Lifestyle

Encourage your kids to talk about sex

By Amy Johnson, Sex in the Suburbs

When deciding at what age to begin conversations with children about sexuality, some parents worry about damaging their child’s innocence.

I believe that if we discuss sexuality matter-of-factly and let our kids take the lead with questions, there is little chance of this. Some children, however, will never bring it up, even if parents are willing to talk about it.

That’s where a book like “Ten Talks Parents Must Have With Their Children About Sex and Character” by Dominic Cappello and Pepper Schwartz can be helpful. This book encourages parents to be clear about their values, then walks parents through 10 conversations to have with children ages 8 to 14. There are many resources to help you in this process. For more ideas, go to www.diligentjoy.com/resources.html.

Regarding media, parents have several options when dealing with blatant and unhealthy displays of sexuality. Parents can set limits according to their values regarding time and allowable programs watched on television. Many televisions come with the ability to block shows or ratings that are unacceptable to you. You can also set up computers to block sites, words, topics, etc.

Remember, though, that whatever you do, your child will probably be exposed at some time to something that you wish he hadn’t seen. Use these opportunities to keep the lines of communication open. Ask questions that bring in your values, such as “Do you think that was respectful behavior? Why or why not?” “Do you know kids who dress/act like that? What do you think about them?”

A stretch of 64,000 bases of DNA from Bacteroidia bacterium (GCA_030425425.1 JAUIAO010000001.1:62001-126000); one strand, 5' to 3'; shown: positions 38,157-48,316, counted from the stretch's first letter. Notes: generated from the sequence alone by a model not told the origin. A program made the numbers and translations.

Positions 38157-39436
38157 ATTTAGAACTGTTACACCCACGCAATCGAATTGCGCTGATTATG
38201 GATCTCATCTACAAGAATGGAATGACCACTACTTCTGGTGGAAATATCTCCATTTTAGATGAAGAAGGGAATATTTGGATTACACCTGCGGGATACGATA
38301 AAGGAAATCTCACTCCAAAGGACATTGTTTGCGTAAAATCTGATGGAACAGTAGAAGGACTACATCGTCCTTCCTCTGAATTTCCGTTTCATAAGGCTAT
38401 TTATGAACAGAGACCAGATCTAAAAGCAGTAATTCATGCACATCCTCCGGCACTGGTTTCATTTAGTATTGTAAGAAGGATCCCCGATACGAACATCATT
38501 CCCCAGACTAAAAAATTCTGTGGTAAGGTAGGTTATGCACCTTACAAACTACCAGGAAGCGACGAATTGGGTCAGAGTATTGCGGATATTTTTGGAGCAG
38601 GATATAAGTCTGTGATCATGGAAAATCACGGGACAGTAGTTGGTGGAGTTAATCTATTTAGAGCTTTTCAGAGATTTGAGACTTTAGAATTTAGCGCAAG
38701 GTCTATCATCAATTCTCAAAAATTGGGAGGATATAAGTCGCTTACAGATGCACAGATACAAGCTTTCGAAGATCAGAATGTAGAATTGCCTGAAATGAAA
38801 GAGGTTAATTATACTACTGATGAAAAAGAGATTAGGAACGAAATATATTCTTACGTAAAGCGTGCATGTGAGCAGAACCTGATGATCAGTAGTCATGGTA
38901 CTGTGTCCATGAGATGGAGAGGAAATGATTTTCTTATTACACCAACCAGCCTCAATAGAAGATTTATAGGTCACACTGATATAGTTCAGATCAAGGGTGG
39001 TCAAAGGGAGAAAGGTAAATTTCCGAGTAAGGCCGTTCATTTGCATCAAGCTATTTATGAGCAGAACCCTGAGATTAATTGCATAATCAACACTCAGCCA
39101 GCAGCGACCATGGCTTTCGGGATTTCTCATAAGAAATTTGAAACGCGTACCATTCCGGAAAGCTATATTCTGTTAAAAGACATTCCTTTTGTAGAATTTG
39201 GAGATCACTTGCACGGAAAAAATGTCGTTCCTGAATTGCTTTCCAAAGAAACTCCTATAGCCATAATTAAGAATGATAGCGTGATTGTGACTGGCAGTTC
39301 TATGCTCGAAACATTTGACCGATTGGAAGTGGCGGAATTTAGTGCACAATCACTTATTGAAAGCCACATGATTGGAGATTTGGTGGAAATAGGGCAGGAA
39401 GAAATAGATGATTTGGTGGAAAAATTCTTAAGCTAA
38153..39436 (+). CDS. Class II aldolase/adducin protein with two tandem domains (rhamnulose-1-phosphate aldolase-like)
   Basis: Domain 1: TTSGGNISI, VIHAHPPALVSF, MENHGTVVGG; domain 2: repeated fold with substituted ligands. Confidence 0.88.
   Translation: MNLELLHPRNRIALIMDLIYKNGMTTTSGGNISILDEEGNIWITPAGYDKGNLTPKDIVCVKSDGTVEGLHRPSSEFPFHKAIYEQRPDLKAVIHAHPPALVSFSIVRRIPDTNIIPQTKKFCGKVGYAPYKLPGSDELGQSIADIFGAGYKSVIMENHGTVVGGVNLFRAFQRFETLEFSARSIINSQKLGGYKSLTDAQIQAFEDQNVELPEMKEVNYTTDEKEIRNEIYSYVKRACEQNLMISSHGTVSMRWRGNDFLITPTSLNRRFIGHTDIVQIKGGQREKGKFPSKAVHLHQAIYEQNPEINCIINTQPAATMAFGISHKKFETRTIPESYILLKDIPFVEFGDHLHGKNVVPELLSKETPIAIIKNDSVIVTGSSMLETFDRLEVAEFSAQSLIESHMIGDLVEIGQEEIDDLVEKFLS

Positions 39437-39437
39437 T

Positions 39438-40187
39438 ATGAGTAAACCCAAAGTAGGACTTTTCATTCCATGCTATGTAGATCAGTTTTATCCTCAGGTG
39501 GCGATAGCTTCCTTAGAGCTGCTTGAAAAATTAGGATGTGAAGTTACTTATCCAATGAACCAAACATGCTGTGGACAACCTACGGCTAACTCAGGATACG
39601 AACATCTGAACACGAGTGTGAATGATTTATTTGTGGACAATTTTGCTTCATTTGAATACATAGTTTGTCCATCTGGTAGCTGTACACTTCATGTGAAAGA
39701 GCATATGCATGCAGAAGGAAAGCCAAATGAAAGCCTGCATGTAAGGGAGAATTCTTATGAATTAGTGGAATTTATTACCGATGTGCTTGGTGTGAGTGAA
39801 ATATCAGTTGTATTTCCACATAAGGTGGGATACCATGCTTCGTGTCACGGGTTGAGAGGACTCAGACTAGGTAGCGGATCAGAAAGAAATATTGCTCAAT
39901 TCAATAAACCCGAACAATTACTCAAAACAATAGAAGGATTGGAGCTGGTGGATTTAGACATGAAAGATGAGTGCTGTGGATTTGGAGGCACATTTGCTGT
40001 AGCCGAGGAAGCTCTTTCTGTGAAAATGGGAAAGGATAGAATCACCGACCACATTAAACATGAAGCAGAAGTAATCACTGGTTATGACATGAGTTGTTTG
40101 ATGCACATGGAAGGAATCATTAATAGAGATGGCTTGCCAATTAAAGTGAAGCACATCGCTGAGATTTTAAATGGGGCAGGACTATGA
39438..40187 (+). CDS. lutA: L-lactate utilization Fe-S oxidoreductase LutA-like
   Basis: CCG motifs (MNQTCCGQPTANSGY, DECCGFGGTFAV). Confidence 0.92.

It’s important these questions are asked in a matter-of-fact way, and not in a way that implies there is only one acceptable answer. The goal is to keep communication open, build trust and increase the chance your child will come to you to talk about important issues.

According to the Sexuality Information and Education Council of the United States, “teens consistently rank their parents as one of their primary sources of information on sexuality issues and studies have shown that adult-child communication can decrease sexual risk behaviors” (www.siecus.org).

Despite the debate about teaching teens information about contraception and barrier methods to promote safe sexual behavior, the research is clear that these teachings do not encourage teens to become sexually active. In fact, they keep them safer from both pregnancy and disease. In my experience with teaching sexuality education to teens, the more information they have, the more carefully they think about becoming sexually active.

One expert I heard recently summed up this issue very well. She said that some groups say the equivalent of “Don’t think about it — just don’t do it.” Media and popular culture sometimes give the message “Don’t think about it — just do it.”

What’s not only important for young people to do, but also what has been shown to be the most effective in keeping them healthy, is to think about it. So swallow those uncomfortable feelings, check out some good resources, and start talking to your kids about sex.

Amy Johnson, MSW, is a professional life and parent coach in Federal Way. She also facilitates faith and sexuality classes for youth and can be reached at comments@diligentjoy.com.

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